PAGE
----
Speech is often highly esteemed in our culture. It reveals status, personhood, education, geography, respectability, dogma, etc. It allows for one to assess and qualify and deem this or that. Consequently, I veered from speaking, whereas writing left some ambiguity, halted the hastiness of easy critique and is where I currently feel comfortable and in tune to my being.
But, then what does it mean to see compulsive, childish, naïve writing of wavering faith? Does judgment occur as well? Or is curiosity aroused? Will one wonder the journey of expressing these words? It appears simple and dismissible, however if one saw how it got to the paper, grueling and tiresomely–one might re-think or re-evaluate her or his judgments.
So I wrote for about 20 minutes with my mouth. Over and over. Saliva slipped out. My breathing was more audible. My knees pained me.
I wondered if this was faith–grotesque, bold, passionate, honest, and bodily?
My last performance piece was one of prayer and offering. During the 7 weeks, I became incredibly connected to the space, Mars Hill and her people. I was filled with such gratitude and sorrow. Grateful for this place as it has offered me acute and severe freedom, compassion, boldness, and a continual request for my voice and my presence. The people here are unlike any group I have ever encountered before. This place is Church as it needs to be–healing, complex, painstakingly honest, sensual, invitational, and honoring to and belief in all voices.
Sorrow for my near departure. Graduating is two-fold–both thrilling and tragic. To leave a place, whereby your being is mirrored, beckoned, and acknowledged, is a divine beseeching to believe on my own accord that I have much to offer and trust in.
That belief is hard to do.
To see my brokenness and dignity with mercy and great expectation is not easily done.
Moreover, this time of Lent helped me connect, remember, and meditate on my time here at MHGS with these people and the cost it was to embark on this journey of yes, becoming a therapist, but just as importantly becoming a full, embodied, strong woman with a desire for God that I don’t think I’ve ever experienced before.
Well, this is what I sent out to my graduating class as an explanation of my last piece:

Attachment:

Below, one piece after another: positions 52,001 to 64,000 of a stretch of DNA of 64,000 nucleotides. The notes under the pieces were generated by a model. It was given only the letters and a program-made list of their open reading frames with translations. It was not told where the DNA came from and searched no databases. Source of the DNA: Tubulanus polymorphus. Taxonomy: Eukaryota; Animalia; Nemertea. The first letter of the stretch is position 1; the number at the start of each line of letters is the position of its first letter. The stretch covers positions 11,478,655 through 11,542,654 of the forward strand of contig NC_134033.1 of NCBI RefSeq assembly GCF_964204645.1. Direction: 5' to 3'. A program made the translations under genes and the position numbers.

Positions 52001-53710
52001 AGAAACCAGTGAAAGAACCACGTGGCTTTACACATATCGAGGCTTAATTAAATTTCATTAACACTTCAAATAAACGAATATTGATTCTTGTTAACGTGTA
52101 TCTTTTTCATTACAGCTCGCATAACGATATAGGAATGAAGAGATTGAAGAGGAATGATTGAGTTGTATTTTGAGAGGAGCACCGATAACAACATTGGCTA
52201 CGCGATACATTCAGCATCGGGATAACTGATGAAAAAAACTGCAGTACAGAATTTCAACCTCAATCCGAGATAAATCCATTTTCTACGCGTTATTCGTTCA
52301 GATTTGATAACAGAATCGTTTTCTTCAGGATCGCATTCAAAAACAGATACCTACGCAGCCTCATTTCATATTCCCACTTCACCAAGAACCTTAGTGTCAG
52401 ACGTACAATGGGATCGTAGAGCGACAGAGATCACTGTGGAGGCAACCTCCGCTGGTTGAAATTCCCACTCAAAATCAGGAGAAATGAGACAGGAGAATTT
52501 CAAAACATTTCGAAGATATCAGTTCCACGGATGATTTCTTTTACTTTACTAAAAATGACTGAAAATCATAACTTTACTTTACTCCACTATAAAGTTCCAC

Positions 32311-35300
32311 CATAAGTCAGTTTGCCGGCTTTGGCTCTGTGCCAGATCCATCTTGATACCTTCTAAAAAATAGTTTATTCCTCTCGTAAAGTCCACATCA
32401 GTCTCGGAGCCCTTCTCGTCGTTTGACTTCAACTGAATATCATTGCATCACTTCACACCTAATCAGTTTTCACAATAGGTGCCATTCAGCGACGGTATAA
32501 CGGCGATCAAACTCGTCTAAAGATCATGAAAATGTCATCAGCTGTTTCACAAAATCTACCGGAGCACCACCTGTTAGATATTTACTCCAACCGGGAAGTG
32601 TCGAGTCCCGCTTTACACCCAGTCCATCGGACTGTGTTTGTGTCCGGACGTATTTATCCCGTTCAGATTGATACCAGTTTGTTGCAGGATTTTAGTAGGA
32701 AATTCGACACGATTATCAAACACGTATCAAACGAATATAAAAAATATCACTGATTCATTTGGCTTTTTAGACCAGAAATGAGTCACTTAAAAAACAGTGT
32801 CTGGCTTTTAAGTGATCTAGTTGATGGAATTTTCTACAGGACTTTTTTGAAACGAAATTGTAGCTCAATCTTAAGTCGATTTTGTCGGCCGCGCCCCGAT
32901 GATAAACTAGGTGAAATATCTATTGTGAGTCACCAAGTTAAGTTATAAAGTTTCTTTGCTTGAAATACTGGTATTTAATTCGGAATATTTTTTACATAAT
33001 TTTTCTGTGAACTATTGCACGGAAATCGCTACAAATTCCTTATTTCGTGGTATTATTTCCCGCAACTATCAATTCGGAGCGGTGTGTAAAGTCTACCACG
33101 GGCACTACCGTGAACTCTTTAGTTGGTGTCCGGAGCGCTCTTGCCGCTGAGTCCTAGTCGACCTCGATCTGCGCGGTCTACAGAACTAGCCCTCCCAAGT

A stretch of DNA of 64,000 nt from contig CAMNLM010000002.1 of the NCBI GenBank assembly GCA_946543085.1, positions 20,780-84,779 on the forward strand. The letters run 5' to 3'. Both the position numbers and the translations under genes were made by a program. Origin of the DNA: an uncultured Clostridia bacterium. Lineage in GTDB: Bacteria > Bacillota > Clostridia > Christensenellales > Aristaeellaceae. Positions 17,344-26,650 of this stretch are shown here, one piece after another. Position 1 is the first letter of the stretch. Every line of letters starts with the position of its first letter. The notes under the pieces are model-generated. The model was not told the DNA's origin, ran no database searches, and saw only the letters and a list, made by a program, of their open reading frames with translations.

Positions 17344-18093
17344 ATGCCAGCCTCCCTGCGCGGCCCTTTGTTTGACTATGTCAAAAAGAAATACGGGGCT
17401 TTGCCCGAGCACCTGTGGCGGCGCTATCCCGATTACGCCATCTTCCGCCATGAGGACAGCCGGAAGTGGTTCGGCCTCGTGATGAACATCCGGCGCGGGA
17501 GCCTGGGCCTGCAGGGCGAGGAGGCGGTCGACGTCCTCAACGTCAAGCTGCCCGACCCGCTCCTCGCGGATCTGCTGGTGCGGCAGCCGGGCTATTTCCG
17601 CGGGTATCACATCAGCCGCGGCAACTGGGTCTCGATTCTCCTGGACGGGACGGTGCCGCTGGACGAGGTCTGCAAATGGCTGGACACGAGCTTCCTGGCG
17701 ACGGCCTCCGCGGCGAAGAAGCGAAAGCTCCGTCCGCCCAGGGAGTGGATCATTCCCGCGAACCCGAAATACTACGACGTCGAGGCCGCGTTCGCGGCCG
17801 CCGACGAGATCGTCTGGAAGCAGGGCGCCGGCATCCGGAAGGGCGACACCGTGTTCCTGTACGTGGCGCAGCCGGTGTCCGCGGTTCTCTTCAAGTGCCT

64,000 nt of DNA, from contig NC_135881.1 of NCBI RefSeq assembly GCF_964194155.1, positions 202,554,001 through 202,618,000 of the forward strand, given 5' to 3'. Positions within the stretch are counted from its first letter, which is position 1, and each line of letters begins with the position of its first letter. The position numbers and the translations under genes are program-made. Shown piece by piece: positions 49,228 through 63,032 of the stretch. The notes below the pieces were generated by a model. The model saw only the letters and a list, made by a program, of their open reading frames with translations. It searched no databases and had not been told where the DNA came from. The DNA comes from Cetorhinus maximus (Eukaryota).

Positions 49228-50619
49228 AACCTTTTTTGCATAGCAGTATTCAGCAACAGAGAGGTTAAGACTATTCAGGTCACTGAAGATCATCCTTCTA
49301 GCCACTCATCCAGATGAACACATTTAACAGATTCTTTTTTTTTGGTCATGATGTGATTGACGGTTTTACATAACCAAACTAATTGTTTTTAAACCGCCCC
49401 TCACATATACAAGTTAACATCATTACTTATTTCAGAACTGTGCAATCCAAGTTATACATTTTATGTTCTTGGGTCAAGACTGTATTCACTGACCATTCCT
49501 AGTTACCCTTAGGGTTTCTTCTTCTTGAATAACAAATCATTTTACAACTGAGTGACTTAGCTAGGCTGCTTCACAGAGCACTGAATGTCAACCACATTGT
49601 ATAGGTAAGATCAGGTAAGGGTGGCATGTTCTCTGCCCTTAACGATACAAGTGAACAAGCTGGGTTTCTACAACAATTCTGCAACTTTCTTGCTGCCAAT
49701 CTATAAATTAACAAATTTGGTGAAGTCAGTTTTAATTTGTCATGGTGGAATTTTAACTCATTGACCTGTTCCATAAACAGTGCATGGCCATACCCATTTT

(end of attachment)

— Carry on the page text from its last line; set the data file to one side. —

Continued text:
To my fellow graduating class of 2010,
Some of you may or may not know of my 6 week endeavor in creating performance art pieces revolving around Lenten themes. Regardless, this last one, which is today, will symbolize and culminate my time with Lent and ultimately my time at Mars Hill–in part signifying you. As I consider the encroaching end, your faces come to mind. Even if I barely know you, I can look at the list of names and confidently believe that somehow, some way you have directly affected my life and I will deeply miss you and the place we were held, taught, and given away.
Thus, I will look at each name, remember your face and pray for your departure and ability to leave here well and place a rock around the installation that is currently on the main floor stage. The rocks have been gathered from a Puget Sound beach and have been already used in an earlier performance piece. This piece is two-fold: the first part I asked people and myself to place rocks on belly…………My hope is to symbolically bring all of our long-sufferings (in the form of rocks) to the place representing death in anticipation of life continually emerging after our end at MHGS. So, I want to ask you to pick up 1 rock after this week (post Easter Sunday) as a small reminder of our time here, however good, ugly, or difficult, and belief that really good things are coming toward us, have been coming toward us, especially in light of our departure from this place…much care and respect, Heather Stringer
I did this. I said all 77 names and repeated, “Nevertheless, not my will, but yours be done.” I walked around in a square, gazing at each rock and praying for their futures as well as mine. I cried when I got to my name and deeply invited the will of God to pervade my life in new ways, new and creative ways. I haven’t done this type of praying in awhile, though there was a different understanding of God’s will. It is full of desire, merciful brokenness, and costly, risky freedom. It is not externally found, but internally grown, overflowing onto the earth…
There is so much more to write about, so much surfaced and tugs on my mind and heart, but I leave that for another moment…
Thank you for reading this.
Thank you Mars Hill Graduate School for providing me with a unique education, profoundly personal transformation, a beautiful husband : ), and love for myself and others that I could not find prior to Seattle.
Thank you Morgan for dropping seeds into my lap about this school, you single-handedly propelled me here. Thank you for my enduringly beautiful family who also connected me to this education through their personal work and belief in my gifting. For my friendships in Chicago that have endured ebbs and flows, staggering conversations, and hope that redemptive repairs are at hand.
Lastly, thank you God for filling this earth with yourself, with good, noble, grotesque, and beautiful things. I can finally see you unreservedly everywhere, not confined to my categories, lines in the sand, and language.
Sigh. That was a long post.